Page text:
‘Life-changing’ impact of Citizens Advice revealed as cost of living crisis grows
The ‘life-changing’ work of the Citizens Advice network in Scotland has been outlined by the charity today in a new briefing detailing the value of the service.
The briefing reveals that, since the start of the coronavirus pandemic in 2020, around 1 in 5 people who have come to the Citizens Advice network in Scotland for help have made some sort of gain. The average financial value of these gains is over £4,400. This includes direct cash in people’s pockets and benefits in kind, like free school uniforms.
This doesn’t include debt advice, which can help people by reducing their repayments, or people who have benefited from understanding and enforcing their rights in a non-financial sense.
The figure is revealed as part of a new briefing published ahead of new council administrations being formed in the coming weeks, and also details that the network is worth £245 million in net benefits to Scottish society.
It also considers the value of the wraparound service CABs provide, with four in ten cases CABs deal with being complex and requiring multiple different types of advice.
As the country faces a cost of living crisis driven by soaring energy prices, the briefing shows how clients needing energy advice frequently need help with debt issues, housing and Universal Credit.
Publishing the briefing, Citizens Advice Scotland chief executive Derek Mitchell, said: “As the country faces the worst cost of living crisis in living memory, the Citizens Advice network is here to with free, impartial and confidential advice and information.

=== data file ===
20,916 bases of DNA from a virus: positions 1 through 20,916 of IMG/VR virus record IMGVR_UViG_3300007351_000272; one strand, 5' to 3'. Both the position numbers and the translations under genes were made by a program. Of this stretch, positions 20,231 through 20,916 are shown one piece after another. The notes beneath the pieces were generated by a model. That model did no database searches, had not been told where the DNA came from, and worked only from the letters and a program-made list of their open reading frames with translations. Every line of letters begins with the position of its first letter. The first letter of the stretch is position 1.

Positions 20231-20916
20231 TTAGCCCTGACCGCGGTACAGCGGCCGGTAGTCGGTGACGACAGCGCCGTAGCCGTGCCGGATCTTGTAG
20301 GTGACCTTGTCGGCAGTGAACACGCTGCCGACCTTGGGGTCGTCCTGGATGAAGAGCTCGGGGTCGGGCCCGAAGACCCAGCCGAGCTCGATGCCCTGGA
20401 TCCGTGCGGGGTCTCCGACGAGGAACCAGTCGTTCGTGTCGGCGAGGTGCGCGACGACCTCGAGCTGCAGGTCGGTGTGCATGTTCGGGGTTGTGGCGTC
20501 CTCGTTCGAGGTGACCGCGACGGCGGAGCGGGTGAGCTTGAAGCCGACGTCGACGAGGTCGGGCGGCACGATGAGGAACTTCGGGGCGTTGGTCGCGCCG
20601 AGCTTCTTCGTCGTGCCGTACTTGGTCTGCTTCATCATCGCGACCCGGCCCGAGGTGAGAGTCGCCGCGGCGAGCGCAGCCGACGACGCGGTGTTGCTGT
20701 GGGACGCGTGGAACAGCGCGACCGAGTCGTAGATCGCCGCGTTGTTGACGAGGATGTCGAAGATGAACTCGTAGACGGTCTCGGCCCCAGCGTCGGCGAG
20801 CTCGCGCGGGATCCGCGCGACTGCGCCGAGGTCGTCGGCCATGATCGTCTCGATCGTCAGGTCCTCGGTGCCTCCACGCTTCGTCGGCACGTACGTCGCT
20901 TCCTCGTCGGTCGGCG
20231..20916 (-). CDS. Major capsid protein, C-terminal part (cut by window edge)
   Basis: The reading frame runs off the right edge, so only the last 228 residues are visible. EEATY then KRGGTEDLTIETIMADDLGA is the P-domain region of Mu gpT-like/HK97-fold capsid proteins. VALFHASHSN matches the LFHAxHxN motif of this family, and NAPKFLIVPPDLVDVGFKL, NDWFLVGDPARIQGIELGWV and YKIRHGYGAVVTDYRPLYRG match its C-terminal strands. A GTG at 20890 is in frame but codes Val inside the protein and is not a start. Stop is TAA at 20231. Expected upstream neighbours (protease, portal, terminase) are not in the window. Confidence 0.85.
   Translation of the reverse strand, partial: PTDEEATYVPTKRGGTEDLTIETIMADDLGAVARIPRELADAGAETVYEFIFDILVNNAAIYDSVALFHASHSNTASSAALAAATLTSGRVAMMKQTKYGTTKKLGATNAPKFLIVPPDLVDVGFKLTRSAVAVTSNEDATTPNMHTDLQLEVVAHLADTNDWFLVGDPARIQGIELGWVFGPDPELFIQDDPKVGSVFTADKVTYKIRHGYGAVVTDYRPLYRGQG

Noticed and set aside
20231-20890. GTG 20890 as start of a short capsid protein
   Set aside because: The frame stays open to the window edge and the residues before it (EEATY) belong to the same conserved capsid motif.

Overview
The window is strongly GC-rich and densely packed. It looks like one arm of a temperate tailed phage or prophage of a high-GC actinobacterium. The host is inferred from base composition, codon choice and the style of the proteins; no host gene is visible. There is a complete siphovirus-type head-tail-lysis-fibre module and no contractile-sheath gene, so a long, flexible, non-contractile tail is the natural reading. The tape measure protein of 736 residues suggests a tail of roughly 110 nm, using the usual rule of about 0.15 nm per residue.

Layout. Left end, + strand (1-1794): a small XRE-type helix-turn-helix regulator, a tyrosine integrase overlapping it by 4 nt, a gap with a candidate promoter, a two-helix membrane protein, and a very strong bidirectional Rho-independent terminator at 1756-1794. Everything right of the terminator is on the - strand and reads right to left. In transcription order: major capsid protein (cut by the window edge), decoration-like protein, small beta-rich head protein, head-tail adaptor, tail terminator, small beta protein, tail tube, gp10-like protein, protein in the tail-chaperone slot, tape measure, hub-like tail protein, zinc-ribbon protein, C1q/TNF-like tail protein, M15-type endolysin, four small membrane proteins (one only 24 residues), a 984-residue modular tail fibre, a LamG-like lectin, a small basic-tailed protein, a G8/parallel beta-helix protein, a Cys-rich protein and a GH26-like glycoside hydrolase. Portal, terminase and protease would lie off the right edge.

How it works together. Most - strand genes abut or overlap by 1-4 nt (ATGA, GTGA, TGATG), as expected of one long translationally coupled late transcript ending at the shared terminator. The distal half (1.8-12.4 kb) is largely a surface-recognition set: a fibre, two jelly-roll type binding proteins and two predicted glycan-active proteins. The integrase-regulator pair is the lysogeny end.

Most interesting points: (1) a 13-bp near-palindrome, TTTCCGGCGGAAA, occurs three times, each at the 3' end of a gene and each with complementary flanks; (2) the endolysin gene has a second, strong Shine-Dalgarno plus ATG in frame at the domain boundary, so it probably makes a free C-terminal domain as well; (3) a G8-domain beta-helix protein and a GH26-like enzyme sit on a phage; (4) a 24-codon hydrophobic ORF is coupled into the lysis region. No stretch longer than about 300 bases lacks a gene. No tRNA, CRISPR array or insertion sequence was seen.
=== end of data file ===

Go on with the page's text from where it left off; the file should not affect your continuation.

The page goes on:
“CABs across the country are essential community services, delivering life-changing results for the people they help. The fact that average gains for those who see a financial benefit from our advice is £4,400 is simply staggering.
“People are going to really struggle in the months ahead, and it’s important to understand that the challenges people face will be complex. While the soaring cost of energy is driving this crisis, costs are going up everywhere, and met with flat or falling incomes at the same time, people won’t just need help with one issue but will be dealing with multiple problems.”
He added: “That’s where CABs excel. They are a wraparound service and deal with the person’s full range of issues. They don’t just try and solve one problem and ignore the rest. People can get advice in a way that suits them best – be that in person, over the phone and online.
“Giving people that choice is vital, some people just want a phone number to ring or clear advice to read, but for vulnerable clients and complex cases there’s no substitute for face to face advice.
“These are all local charities, organised to best suit the needs of their local communities. The advice is free, confidential and impartial, and our advisers treat everyone with empathy and understanding. We don’t judge, we just help.”